some of the most amazing editorials are when every 1 is tired and c.i.'s so tired that there's no level of protection (the armor we all wear to get through the day) and c.i. will just be weeping. those usually result in the paragraph (or sometimes the entire editorial) that their readers respond to.

and before any 1 writes 'well taking some 1 to that place is a little brutal,' the reality is c.i. can go to sleep (and usually it's crash time shortly after the editorial - if the morning entry's not up at the common ills yet, c.i. still has to do that - and you can tell c.i.'s emotionally drained any sunday when that entry lacks humor or outrage and is just straight forward) and, upon waking, that's already yesterday.

that's 1 of the popular phrases these days, 'that's already yesterday.' we've all picked up on it and use it quite often.

here's c.i.'s 'iraq snapshot:'

Wednesday, December 6, 2006. Chaos and violence continue in Iraq, the James Baker Circle Jerk finally spews, Dow Jones reports ten US soldiers dead in Iraq today from two IEDs, and the Democrats demonstrate that "bipartisan" is Beltway Latin for "Screw the voter."

Starting with the vocab lesson first, for all the gas bagging after the election by The Elector (in all their forms) and all the talk of "change" and "listening to the people," Democrats -- swept into power by voters wanting change -- demonstrate that "bipartisanship" is just Beltway Latin for "Screw the voter." First up was the character assassination took John Murtha out of the running for the post of House Majority Leader and allowed War Hawk Steny Hoyer to be installed. Last week Dems were supposed to be cheerleading around the nation over Silvestre Reyes who was being installed as House Intelligence Committee chair. "Yeah, Silvestre!" was the kind of "critique" the public got as the gas bags of the left (and 'left') tried to paint over the fact that others were (again) passed over. Now,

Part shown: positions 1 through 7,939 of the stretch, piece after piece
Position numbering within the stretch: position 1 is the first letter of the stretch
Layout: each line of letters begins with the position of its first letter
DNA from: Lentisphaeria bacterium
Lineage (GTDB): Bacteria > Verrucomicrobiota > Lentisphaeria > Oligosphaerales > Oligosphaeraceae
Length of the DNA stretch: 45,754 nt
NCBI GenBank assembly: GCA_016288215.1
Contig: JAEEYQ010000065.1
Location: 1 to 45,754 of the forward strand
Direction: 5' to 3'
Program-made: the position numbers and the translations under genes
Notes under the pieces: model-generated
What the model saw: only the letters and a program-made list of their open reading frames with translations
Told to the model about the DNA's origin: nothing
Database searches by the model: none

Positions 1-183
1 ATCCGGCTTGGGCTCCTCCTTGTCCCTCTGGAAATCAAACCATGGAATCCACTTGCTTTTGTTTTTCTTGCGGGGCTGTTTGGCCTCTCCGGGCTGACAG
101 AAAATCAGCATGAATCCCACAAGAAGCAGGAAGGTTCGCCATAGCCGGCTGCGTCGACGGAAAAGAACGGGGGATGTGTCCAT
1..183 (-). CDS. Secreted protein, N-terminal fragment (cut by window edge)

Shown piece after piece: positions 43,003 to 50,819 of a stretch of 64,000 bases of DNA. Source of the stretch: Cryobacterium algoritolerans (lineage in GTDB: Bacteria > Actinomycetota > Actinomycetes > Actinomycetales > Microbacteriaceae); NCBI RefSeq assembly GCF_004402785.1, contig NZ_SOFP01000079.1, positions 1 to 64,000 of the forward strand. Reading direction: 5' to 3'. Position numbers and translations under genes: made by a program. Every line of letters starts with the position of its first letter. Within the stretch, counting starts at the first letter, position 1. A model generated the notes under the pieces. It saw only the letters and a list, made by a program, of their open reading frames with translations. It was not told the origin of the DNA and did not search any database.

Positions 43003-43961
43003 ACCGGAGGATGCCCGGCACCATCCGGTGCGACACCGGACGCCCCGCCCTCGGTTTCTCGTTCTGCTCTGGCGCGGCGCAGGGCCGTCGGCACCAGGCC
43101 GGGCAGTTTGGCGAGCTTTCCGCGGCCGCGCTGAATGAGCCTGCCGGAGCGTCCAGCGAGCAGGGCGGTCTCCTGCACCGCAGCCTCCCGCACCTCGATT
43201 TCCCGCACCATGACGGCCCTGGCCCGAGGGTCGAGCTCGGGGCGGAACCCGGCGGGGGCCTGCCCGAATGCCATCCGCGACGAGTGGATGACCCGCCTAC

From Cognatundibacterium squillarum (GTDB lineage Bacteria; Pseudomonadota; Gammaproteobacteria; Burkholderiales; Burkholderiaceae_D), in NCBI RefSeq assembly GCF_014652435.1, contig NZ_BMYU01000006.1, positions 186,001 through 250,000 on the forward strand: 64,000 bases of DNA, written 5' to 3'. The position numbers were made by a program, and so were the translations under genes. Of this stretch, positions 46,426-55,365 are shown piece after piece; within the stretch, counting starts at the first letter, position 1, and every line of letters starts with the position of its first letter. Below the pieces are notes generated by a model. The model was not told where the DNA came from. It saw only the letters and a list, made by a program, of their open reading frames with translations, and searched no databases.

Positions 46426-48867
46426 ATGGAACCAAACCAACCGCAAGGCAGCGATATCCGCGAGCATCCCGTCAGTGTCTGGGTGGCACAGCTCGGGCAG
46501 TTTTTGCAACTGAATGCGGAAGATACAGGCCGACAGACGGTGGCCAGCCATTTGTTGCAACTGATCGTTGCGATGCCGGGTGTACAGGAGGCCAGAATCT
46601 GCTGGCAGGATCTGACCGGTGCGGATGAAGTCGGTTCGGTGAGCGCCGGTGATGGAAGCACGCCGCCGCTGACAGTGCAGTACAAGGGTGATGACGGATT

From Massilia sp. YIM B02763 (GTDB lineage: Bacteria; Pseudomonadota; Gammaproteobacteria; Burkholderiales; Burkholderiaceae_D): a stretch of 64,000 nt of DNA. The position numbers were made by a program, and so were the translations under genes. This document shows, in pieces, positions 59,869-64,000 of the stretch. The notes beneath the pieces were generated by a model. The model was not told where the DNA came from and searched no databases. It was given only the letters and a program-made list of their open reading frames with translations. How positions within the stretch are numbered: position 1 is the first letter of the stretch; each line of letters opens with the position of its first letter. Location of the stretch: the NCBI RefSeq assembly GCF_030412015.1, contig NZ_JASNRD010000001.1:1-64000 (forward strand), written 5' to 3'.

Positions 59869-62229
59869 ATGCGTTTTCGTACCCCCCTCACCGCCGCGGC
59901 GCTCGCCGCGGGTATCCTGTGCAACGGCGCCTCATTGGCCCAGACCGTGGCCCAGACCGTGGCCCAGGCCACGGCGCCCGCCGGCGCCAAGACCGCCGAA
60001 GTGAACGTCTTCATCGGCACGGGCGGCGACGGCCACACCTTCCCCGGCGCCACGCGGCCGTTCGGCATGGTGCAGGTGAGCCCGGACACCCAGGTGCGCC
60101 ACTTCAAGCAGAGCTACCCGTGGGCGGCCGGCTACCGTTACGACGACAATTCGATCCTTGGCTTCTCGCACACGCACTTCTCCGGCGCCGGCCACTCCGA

Amy Goodman (Democracy Now!) notes an interview Reyes gave to Newsweek where he expressed his desire to send an "up to 30,000" additional US troops to Iraq.

The vocabulary lesson is not limited to House Dems, Democrats on the Senate Armed Service Committee collectively stated, "Screw the voter." As
Robert Parry (Consortium News) observes, "Despite winning the Nov. 7 elections largely due to public anger over the Iraq War, congressional Democrats crumbled in their first post-election confrontation with President George W. Bush on the future direction of that conflict."

As elected Dems attempt to 'educate,' the mainstream press attempts to present the marginalized as the norm. Though polls repeatedly demonstrate US citizens want US troops out of Iraq, though polls repeatedly demonstrate that Iraqi citizens wants US troops out of Iraq, Big Media thinks they can pull one over on the public again.

Tossing Judith Miller onto the stake and burning her as the public scapegoat is supposed to satiate the masses and allow
War Pornographer Michael Gordon to get off scott free again. (Gordo was Miller's writing partner quite often including on one story that was mentioned in the Times' mini-culpa.) Norman Solomon (Common Dreams) observes that Gordo and David Sanger have both contributed articles pushing the "the US must stay myth" and concludes: "What's now going on in mainline news media is some kind of repetition compulsion. And, while media professionals engage in yet another round of conformist opportunism, many people will pay with their lives."

It's not limited to the New York Times, but to stay on Gordo and the Times,
FAIR notes that, on November 15, 2006, Gordo was on CNN telling Anderson Cooper "while the politicians in the United States would like to see a withdrawal of forces, particularly on the Democratic side, that's simply not realistic given how precarious the security situation is at this point in time" and drawing a comparison between Democrats who actually call for a withdrawal (there are a few of those) and 'insurgents': ". . . there are a significant number of players in Baghdad today who don't mind if the Americans withdraw. These are the militia leaders. They would be happy if the United States withdrew . . ." Now does any of that sound anything like a policy judgement or recommendation?

Because when attempting to foist his bad book off on the public, Gordo refused to weigh in on the war itself,